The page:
Cabbage is one of those “cool weather” crops that has stymied me for a while. Being in zone 9 means that one has to take advantage of the fall season, just when you think you get to take a break from your summer garden, if you want to have success with these kinds of crops.
Cabbage, like broccoli, actually germinates best in warm soil but matures better in cooler air temperatures. That means it’s really meant to be planted in fall. Spring planting can work, too, but I have found that spring can be too unpredictable. There are often sudden warm streaks that prevent proper head development and before you know it it’s summer. At that point, you won’t get much more growth to the cabbage head.
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*A handy growing summary chart is at the end of the article.*
Cabbage can grow very large so you will want to be sure to give them space. They should be 1 1/2 to 2 feet apart in each direction. When starting from seed, I will usually plant 2-3 seeds per hole and thin out to one seedling per hole once they are 1-2 inches high. Thin seedlings by cutting the stems of the smaller plants at the soil level. I have had success moving some of the seedlings to holes where plants were not successful by very GENTLY digging the seedlings out and teasing apart the roots, then gently rebury them in the desired location. However, it can be risky as the roots are very delicate at this point.
For zone 9, starting in late summer to early fall is best. Be sure that the variety you plant will have time to mature before frost danger. You may be able to find pre-started plants at your local nursery for planting in the spring to give you an early enough start for plants to mature before it heats up. If not, you can start cabbage seeds indoors or in a greenhouse about 1-2 months before the last expected frost date, then transplant once the seedlings are a few inches tall and frost danger has passed.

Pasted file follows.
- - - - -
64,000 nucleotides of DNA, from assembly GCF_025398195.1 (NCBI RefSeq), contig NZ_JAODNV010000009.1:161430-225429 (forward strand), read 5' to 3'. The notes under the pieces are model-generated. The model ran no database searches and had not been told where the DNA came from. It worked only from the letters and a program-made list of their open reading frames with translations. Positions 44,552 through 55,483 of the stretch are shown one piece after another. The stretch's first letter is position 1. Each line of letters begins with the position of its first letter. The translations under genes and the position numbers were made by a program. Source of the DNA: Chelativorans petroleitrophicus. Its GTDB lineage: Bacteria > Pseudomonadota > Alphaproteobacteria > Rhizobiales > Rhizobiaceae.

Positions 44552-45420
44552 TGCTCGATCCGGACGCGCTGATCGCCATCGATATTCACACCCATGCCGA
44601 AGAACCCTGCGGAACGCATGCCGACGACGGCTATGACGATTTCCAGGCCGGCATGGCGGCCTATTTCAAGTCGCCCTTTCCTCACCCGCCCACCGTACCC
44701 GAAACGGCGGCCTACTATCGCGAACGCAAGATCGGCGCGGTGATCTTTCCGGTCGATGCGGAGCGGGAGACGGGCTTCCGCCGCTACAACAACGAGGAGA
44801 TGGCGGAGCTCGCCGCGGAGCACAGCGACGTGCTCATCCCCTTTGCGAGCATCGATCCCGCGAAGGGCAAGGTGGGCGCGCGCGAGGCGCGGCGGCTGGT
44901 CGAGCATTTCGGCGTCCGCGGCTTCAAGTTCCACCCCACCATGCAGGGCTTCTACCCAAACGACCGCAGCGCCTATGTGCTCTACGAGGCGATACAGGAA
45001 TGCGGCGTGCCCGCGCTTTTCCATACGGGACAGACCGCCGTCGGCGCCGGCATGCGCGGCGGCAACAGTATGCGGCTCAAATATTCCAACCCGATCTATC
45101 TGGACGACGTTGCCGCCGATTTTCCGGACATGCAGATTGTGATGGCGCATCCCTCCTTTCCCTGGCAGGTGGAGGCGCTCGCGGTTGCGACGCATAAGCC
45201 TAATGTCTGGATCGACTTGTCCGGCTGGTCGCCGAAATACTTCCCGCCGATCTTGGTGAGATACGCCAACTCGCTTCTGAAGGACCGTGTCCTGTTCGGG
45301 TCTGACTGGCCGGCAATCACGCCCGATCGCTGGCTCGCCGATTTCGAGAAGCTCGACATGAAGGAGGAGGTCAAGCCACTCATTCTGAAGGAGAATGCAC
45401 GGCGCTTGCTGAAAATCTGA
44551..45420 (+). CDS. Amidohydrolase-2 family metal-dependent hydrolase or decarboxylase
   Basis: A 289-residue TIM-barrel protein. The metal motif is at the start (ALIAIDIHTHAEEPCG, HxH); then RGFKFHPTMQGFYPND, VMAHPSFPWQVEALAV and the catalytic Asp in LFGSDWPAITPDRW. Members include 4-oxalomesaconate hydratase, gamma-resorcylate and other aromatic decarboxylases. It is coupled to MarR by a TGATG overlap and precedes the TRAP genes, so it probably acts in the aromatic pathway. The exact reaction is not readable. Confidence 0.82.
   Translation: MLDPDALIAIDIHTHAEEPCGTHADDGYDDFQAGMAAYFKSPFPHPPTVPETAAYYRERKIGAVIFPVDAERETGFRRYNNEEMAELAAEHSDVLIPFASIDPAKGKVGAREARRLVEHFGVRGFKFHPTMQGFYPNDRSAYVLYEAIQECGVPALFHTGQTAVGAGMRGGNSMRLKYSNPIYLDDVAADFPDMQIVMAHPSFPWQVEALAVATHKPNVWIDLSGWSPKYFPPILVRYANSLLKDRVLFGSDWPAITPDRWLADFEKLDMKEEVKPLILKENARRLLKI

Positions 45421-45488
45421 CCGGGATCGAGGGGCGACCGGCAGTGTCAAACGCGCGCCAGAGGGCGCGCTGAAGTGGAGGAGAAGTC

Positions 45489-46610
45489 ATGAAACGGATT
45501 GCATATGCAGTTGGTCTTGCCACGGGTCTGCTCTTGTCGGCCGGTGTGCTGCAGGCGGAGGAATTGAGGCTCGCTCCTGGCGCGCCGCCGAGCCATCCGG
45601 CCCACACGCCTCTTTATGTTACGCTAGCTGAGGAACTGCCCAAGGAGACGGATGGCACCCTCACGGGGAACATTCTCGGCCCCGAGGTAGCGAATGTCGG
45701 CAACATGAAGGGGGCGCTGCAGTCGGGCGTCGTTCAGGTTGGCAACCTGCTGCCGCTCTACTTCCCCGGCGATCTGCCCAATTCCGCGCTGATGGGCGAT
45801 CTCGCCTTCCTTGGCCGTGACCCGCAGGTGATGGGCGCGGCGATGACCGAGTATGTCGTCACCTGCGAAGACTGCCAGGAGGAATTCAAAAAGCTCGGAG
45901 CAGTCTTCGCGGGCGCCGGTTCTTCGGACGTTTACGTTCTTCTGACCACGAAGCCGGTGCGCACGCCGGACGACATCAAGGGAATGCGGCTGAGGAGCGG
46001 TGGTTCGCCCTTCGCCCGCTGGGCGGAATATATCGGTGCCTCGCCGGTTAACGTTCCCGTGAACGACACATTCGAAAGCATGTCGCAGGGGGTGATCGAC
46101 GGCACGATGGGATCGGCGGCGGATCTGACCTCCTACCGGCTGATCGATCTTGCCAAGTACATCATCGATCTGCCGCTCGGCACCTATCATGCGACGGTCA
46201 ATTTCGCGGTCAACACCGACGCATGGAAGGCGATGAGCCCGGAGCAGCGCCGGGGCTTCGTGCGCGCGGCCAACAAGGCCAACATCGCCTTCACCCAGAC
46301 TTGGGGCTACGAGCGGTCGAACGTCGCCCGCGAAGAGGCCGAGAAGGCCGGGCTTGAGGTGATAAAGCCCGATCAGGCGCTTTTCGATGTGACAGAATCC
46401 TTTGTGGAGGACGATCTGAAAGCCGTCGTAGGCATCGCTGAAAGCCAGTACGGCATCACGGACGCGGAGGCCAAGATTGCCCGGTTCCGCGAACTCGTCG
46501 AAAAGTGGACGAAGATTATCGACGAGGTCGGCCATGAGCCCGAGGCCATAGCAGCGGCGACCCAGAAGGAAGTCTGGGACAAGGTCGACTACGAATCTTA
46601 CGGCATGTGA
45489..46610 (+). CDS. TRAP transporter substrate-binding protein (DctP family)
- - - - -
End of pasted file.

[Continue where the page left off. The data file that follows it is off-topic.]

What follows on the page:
Cabbage requires a fair amount of nutrients so be sure to amend the soil with rich compost to feed it. There are a few pests to be aware of, as well. Aphids can be a big problem, but are easily removed by hosing them off or spraying with insecticidal soap. Cabbage worms, snails, slugs, and cutworms are all other problems that can cause physical damage to the plant. Be sure to monitor your cabbages for damage and remove the critters as needed. It’s also important to provide consistent moisture in order to prevent splitting of the head as its forming.
The plant will only produce one head, so as soon as it has reached a good size harvest it by pulling out the whole plant then peel off the outer leaves and cut the head at the base. The unused portions can be composted. You can store your cabbage in the same manner as my method for root vegetables to keep it fresh for a very long time until you are ready to use it, like my cabbage roll recipe!
- Height: up to 1-2 feet, depending on the variety
- Width: up to 2-3 feet, depending on the variety
- Sun: full sun, or part shade in warm weather
- Water: keep soil moist, but not soggy
- Soil pH: 6.5 – 7.5
- Soil type: loose, amend with organic material if soil is either very sandy or heavy clay
- Key nutrients: balanced with a little more nitrogen to support leaf development
- Planting time: zones 8+ in early fall or early spring
10 thoughts on “Cabbage (Brassica oleracea)”
Oh, I still do not grow cabbage! I grew only a dozen (two six packs) a few years ago, but had not done so in several years prior to that. I suppose I must try again when I get a better spot for them, and more time for the garden.
They are definitely more tricky here than in cooler climates. I put mine in last year rather late in the fall so they had to overwinter, but I at least got a few good ones.
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That is what I do with mine. The last batch did not get big at all, even through winter.
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